Prognostic Significance of CHEK2 Mutation in Progression of Breast Cancer

Narges Ansari, MD; Saeid Shahrabi, PhD; Abbas Khosravi, PhD; Reza Shirzad, Msc; Hadi Rezaeean, Msc

Disclosures

Lab Med. 2019;50(3):e36-e41. 

In This Article

CHEK2 Significance in Breast Cancer

CHEK2 is the main intermediate in cell response to double-stranded DNA damage. This nuclear phosphoprotein plays a role in the signaling pathway of DNA repair, as well as the stability and integrity of DNA. Activation of the CHEK2 gene in response to cellular damage prevents the progression of the cell cycle to mitosis and causes cell-cycle stoppage in the G1 phase.[13,14] Through its multiple kinase activity, CHEK2 plays a major role in the regulation of the cell cycle, apoptosis, and DNA repair. In response to double-stranded DNA damage, CHEK2 is activated by ATM and ATR kinases,[15] which result in CHEK2 phosphorylation in the N-terminal, followed by kinase activity of CHEK2.[16]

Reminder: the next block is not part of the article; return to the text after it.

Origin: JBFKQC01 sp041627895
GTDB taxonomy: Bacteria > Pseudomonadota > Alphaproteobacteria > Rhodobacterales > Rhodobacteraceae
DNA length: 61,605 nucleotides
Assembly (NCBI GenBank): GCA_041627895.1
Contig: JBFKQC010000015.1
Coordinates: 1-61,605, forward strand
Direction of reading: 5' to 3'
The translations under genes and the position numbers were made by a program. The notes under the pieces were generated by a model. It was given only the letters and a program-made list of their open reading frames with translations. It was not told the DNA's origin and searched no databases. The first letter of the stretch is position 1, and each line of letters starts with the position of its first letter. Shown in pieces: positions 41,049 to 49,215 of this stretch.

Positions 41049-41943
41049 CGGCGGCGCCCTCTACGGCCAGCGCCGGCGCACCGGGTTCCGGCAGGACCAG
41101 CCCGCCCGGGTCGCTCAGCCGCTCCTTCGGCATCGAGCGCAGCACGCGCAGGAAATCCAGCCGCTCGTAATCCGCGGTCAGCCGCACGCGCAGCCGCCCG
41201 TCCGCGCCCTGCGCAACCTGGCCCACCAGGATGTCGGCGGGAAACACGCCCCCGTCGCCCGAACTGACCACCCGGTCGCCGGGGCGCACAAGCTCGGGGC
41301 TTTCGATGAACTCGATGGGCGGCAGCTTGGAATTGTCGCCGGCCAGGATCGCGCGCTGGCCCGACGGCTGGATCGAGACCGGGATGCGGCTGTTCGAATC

CHEK2-activated monomers activate a large number of their upstream substrates, including TP53 tumor suppressor, cell division cycle 25 (CDC25)–family proteins, serine 988 of BRCA1, and checkpoints of the cell cycle, which repair damage to DNA. These CHEK2 functions in the cell cycle raise the possibility that CHEK2 dysfunction may lead to the development of BC.[17] Mutations in CHEK2 have been observed in cancers other than BC which, similar to BC, lead to impaired apoptosis and uncontrolled proliferation of cancer cells. Although these mutations occur in different parts of CHEK2 domains compared with BC mutations,[18] they lead to lack of BRCA1, BRCA2, and P53 control, which disrupts the checkpoints of the cell cycle, causing unchecked proliferation of cancer cells and the eventual resistance of those cells to chemotherapy regimens (Table 1). Studies have shown[20,23,24] that the use of chemotherapy drugs, in combination with CHEK2 inhibitors, sensitizes breast tumor cells to drugs, which halts the growth of those cells. However, it has been indicated[19] that the use of other types of drugs, including valproic acid, activates CHEK2 and ultimately leads to cell death due to DNA damage (Table 2).

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